Delving further into this record, you’ll find a depth unlike that often found in this genre. ‘The Theory of Everything’, as the title and artwork suggest offers something greater than our mere existence as humans, something more scientific, you might argue (not just because of its coincidental connection to the recent Stephen Hawking bio/movie of the same name), yet it still retains an awe and admiration for what it is to be human with its touching delivery of emotional high and lows.
Lyrically, O’Riordain makes an interesting reference to Heisenberg’s uncertainty principle* (Staring at the Moon); one of the more insightful moments among the album’s array of hooks. This fascination with the cosmos, universe, time and relativity creates an alluring dialogue of subtext in juxtaposition to the emotional content of the music; revealing a certain reverence to some kind of doctrine. Considering O’Riordain’s seeming persuasion towards science, one might interpret his views as being atheist, or having a healthy dose of cynicism for institutional religious practices at the very least. “Go back to when the faith decided to silence people with a different mind and you couldn’t question anything they said wasn’t right, not even stars and light”(Let Me Breath 1:12).
*First articulated in 1927 by the German quantum physicist Werner Heisenberg, The Heisenberg Uncertainty Principle states that you can never simultaneously know the exact position and the exact speed of an object. Why not? Because everything in the universe behaves like both a particle and a wave at the same time. …Lost? Me too!Here’s a cartoon to help!
Perhaps one of the most note-worthy elements of this album is the authors unwavering focus on his concept. It is filled with a curiosity for religious debacle but not in any malicious sense. It seems to look closer at the personal ideology and offers questions, in lyrical format, toward understanding the greater mysteries of the universe.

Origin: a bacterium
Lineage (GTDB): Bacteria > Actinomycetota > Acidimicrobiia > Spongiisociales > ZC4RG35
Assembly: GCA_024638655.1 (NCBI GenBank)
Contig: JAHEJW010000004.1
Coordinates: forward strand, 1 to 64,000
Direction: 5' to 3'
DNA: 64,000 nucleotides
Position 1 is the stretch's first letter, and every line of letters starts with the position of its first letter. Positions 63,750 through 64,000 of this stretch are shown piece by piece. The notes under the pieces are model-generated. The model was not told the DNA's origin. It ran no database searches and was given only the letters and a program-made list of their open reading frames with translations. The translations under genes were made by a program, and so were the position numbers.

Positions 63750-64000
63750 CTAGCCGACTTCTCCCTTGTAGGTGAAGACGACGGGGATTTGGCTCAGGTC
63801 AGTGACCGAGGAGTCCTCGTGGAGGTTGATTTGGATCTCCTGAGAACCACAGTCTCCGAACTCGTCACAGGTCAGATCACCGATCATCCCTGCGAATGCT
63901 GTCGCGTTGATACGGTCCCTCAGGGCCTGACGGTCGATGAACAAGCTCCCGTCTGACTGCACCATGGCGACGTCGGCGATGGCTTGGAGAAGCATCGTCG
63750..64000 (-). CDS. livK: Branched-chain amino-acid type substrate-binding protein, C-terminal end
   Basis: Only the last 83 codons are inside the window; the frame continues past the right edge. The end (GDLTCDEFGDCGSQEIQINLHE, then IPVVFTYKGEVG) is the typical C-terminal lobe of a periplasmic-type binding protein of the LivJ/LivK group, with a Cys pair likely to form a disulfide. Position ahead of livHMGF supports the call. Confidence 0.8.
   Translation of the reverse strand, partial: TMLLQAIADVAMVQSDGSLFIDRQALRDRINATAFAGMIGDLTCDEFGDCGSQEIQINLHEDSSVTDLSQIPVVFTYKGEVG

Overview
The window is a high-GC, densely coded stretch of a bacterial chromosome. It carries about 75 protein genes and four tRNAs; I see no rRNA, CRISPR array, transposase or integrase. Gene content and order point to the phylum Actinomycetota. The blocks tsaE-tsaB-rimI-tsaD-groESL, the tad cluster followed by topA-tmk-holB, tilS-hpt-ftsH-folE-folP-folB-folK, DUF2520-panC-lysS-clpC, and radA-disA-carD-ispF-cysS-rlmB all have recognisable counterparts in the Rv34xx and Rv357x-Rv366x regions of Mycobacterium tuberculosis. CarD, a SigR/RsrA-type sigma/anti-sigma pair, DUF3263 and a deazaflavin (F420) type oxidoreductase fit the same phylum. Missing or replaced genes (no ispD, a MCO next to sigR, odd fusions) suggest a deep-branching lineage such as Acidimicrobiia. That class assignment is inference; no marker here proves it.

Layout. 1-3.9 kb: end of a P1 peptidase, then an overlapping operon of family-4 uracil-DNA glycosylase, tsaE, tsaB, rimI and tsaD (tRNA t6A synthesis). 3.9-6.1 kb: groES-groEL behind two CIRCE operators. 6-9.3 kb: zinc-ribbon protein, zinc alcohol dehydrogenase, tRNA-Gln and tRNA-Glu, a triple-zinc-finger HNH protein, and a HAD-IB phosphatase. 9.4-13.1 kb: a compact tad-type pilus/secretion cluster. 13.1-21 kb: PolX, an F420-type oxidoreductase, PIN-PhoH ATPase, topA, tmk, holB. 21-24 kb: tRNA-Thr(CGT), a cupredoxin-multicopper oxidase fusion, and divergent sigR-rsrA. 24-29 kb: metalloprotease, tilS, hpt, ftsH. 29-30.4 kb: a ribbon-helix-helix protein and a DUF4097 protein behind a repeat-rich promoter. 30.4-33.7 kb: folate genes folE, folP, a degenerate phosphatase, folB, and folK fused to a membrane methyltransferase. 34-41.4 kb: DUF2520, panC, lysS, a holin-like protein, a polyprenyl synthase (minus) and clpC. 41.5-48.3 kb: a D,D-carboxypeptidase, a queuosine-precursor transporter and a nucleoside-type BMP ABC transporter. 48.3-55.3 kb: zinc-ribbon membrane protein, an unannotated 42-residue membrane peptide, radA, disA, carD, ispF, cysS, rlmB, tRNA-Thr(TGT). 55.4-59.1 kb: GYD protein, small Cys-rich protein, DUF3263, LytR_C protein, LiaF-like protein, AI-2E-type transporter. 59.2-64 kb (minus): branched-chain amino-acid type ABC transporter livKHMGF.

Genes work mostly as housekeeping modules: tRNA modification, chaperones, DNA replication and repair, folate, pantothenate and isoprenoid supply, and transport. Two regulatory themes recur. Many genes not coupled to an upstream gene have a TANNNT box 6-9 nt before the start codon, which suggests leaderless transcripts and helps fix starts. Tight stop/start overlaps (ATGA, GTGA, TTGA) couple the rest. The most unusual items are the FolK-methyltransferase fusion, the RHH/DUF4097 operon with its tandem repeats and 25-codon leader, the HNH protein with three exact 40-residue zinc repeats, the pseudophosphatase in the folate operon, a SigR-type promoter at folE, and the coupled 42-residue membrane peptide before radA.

Throughout, the lyrics are sentimental in nature, “Beneath this heart that beats, there’s an ocean of dreams” (One of These Days 0:22). There is also a deep element of nostalgia in the lines, “I know that I’d never leave because my home is inside me” (Gathering the Sunlight 1:56) , “One of these days, he’ll realise his mistake, put the bottle down and hold his head”(One of These Days 1:12), but the tone of the delivery remains entirely upbeat and optimistic (Feeling Great). It expresses a deep love for life seen through the eyes of a romantic dreamer. There is an element of escapism and fantasy; where the protagonist constantly makes reference and looks to images of nature (stars, wind, moon, sun) for answers to the challenges of life. However, the dream is then crushed and we are brought back to the normality of life with words like,’pack the car and pretend that we’d just take a chance'(Gathering the Sunlight), or my personal favourite,”…go where the government don’t lie”.
Changing Trains,’Theory of Everything’ will be released independently on the internet in February 2015. Check out the usual social networks for more news, reviews, shows and updates of music to come by a truly talented group of dedicated musicians.